Other participants also described attempts to engage with self-harm or suicide content differently during the reengagement period with the aim of regaining control. This included observing interactions rather than actively participating or limiting engagements with specific content on platforms or sites:

Recently I’ve just been viewing [prosuicide threads] and I’ve got to fight the urges [to interact].
[IDH; baseline interview]

However, most participants who disengaged briefly would return to their usual use of web-based content. This reengagement process highlighted weaknesses in participants’ ability to exercise control over web-based actions, leaving users vulnerable to reencountering triggering content on the web and beginning the disengagement-reengagement cycle again:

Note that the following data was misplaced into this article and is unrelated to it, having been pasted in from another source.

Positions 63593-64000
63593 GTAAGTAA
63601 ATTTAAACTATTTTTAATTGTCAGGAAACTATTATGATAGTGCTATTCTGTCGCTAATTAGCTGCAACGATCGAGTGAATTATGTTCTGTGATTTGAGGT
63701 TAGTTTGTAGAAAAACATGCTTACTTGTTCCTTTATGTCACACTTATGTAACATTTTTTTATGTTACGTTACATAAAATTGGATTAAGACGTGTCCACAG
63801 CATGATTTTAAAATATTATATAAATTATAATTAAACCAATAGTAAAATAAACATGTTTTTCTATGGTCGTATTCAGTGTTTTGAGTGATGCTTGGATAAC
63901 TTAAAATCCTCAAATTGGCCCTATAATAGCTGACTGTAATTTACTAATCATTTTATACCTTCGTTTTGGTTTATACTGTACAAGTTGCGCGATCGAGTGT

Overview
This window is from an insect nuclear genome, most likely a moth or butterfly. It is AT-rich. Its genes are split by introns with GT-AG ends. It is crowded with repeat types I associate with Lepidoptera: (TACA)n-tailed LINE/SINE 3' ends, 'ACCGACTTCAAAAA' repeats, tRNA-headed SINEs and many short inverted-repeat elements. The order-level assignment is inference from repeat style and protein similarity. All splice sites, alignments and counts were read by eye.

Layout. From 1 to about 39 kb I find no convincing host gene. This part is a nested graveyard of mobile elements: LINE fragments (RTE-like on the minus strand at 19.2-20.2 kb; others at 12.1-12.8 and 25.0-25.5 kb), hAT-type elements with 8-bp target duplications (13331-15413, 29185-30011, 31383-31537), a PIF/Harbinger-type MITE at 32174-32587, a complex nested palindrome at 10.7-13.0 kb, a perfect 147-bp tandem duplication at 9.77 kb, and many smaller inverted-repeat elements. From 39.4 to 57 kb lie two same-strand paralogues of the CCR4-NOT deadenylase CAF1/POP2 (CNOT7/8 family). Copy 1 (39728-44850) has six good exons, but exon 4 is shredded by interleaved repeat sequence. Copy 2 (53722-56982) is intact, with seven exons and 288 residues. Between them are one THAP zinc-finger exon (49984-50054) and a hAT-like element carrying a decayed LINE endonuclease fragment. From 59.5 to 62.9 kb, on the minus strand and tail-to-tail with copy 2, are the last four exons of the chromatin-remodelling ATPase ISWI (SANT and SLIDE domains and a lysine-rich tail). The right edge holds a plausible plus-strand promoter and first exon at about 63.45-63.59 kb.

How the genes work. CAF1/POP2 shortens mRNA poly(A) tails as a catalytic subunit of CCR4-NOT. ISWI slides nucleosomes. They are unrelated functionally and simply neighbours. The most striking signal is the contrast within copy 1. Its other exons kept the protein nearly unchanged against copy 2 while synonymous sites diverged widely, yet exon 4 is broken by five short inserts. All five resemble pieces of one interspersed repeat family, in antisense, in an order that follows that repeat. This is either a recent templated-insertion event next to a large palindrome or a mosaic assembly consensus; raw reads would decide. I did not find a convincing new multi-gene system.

I basically quit Tik Tok for three weeks because I was like I just can’t deal with it anymore because it’s just so hard to block everything and I was also thinking is it actually good for my mental health and it’s not...
[IDK; baseline interview]
...but you are back on TikTok now, is that right?
[Interviewer; baseline interview]
I think I was just bored really, and I thought do you know what I’ll just download it for the afternoon, and...
[IDK; baseline interview]
Longer Periods of Disengagement

In total, 14% (2/14) of the participants in this study disengaged for up to a month before reengaging with specific platforms. One of these participants disengaged after a second death by suicide in their Twitter community. Notably, an earlier death by suicide of another member of the same community had increased their frequency of accessing the platform.